You will find this sentence as absurd as it is true.  But Selfie is surely as much autobiographical as it is a woolly cultural history.   It transpires that Storr was prompted to write this book by a pile of  personal problems - all leftovers from a troubled adolescence combined with a middle-aged body revulsion.  Mostly self inflicted by hi-cal beer and pizza.  To that I can only say - get off the couch buddy and deal with your middle age spread the way the rest of us do it.  By moaning all the way to the gym and snorting up quinoa and wheatgerm and every other diet fad by the bowlful!

True, he finds no remedy for his self-dislike, instead concluding that the 'self' is a false divinity. Worshipping  the 'self' at the peril of more profound truths, he claims.  Put another way.  There's no 'I' in 'team!.  But we already knew that.  “We’re connected,” he writes, “we’re a highly social species”.  So, why have we eveolved into these units that have become so insular?  Whay are we cocconed in our own self importance?  Why are we so disconnected in a 24 hour digital world that always on? I think Narcissus died because he forgot he was human, too.  that he belonged to the human family.

Now, if like me you've come on Storr's journey and a nay-saying and laughing and tsk-tsking at all the right points, then you'll agree.  The 'Self' in the modern sense is a destructive cannon of self loathing and must be diluted.  That can only happen with humility and sharing, right.  we teach this to our children and in society all laws are based on the common good.  Yet This all-seeing book has failed to see the cult of Trump.  As if  this exception to the laws of humanity can exist in some Asimovian parallel universe.  Trump’s electoral success, Storr mentions only in passing.  He ignores the twitter-king, brushing off his blip on history as “a sumptuously narcissistic self-publicist” with a liking for Ayn Rand’s neofascist fiction.  If only!  Be that as it may jolly orange ogre with the golden quiff still merits closer inspection because Trump personifies the psychological and moral malady that Selfie investigates.  I suspect Storr is already collecting material for his second book.  Watch out. That one's thicker than a phone book!

One of the experts consulted by Storr refers to a “dark power… immensely powerful and concerned solely with pursuing its own interests at the expense of everyone else in the world”. That quote is a generalised account of the ego; scarily, it also serves as a description of Trump, a puffed-up primate with a nuclear arsenal at his disposal. Storr even indirectly explains Trump’s chronic mendacity: at our most crassly selfish, we act on irrational urges or fits of pique that we – or brown-nosed apologists such as Sean Sphincter – try to justify after the event by “confabulating”, inventing pretexts for our behaviour that are convenient but patently phoney.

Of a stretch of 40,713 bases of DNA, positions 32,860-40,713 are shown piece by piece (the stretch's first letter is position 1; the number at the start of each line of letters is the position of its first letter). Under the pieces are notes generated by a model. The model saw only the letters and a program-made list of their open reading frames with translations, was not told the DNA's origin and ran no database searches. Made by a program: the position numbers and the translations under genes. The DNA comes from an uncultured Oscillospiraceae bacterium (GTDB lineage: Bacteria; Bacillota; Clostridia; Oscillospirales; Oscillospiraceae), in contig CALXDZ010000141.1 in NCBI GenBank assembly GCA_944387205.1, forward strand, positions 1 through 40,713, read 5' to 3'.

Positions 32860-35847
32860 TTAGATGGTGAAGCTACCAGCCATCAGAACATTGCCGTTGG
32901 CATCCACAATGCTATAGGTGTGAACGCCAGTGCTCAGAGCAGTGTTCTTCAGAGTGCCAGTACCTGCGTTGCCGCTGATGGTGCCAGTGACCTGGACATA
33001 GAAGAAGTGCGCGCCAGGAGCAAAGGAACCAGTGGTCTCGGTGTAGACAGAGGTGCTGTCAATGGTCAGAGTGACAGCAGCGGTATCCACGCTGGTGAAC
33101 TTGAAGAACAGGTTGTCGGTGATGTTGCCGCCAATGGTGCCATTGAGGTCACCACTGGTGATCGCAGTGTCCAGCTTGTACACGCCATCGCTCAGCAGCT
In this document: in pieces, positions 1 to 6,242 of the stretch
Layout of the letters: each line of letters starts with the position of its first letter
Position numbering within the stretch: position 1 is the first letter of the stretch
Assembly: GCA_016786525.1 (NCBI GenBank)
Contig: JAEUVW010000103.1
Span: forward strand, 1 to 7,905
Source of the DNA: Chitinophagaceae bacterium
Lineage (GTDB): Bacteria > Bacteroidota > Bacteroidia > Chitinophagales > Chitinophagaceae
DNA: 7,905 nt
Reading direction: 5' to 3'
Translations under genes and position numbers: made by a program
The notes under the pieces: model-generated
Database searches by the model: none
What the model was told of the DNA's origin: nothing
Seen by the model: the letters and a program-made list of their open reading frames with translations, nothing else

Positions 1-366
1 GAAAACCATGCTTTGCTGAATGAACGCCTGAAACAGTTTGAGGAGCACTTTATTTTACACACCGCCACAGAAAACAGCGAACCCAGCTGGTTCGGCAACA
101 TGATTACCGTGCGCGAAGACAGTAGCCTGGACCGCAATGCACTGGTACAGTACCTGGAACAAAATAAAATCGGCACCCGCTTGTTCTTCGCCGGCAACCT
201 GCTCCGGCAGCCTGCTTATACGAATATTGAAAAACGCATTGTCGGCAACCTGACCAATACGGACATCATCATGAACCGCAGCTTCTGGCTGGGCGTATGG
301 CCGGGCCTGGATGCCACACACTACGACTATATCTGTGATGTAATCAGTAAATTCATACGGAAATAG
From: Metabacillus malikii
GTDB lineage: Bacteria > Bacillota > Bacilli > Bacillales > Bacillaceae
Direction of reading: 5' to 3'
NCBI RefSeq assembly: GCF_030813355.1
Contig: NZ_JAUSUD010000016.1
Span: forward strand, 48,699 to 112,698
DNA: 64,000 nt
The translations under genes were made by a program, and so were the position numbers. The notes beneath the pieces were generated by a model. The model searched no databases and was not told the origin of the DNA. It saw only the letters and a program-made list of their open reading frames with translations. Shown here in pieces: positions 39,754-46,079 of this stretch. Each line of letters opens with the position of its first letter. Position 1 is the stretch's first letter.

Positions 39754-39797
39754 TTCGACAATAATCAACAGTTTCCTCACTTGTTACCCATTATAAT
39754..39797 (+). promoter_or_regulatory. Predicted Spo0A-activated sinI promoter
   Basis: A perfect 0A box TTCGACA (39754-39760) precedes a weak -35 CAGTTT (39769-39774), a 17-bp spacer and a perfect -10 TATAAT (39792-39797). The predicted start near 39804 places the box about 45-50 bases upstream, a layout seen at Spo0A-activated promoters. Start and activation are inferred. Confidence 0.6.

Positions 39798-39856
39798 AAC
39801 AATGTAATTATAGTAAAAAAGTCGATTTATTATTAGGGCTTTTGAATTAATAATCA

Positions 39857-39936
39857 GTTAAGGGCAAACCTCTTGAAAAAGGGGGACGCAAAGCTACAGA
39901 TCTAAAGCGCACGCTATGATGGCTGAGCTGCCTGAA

A therapeutic industry caters to the self-esteem or self-delusion of such egomaniacs; it cossets them, Storr suggests, because their competitive frenzy masks an inner hollowness, a noisy “denial of their own weaknesses or incompetences”. The president’s current state of flailing mayhem could not be more pithily summed up. Trump is obsessed with winning: the worst he can say about jihadis is to insult them as “losers”, even when they have catastrophically succeeded in slaughtering the innocent.

Politics, for Trump, exemplifies what Storr rather awkwardly calls “the gamification of human life”. He viewed the presidential campaign as a game show and, after the wonky arithmetic of the electoral college awarded him the prize, assumed that he could look forward to eight years of victory laps and ego-boosting pep rallies, punctuated by recuperative spells watching alt-right rants on his panoramic TV screen. He didn’t expect to be exposed to scorn rather than acclaim. Still less did he reckon on having to do an arduous and uniquely complicated job. His former life, he now complains, was easier and more enjoyable: as a celebrity, his sole obligation was self-display.

It remains to be seen whether the superego, policing quaint old-fashioned concerns such as ethics and honesty, will manage to restrain this monster. Surely Trump’s permatan isn’t armour-plated? On the evidence of Selfie, the world is suffering from a bad case of the DTs and we urgently need detoxing.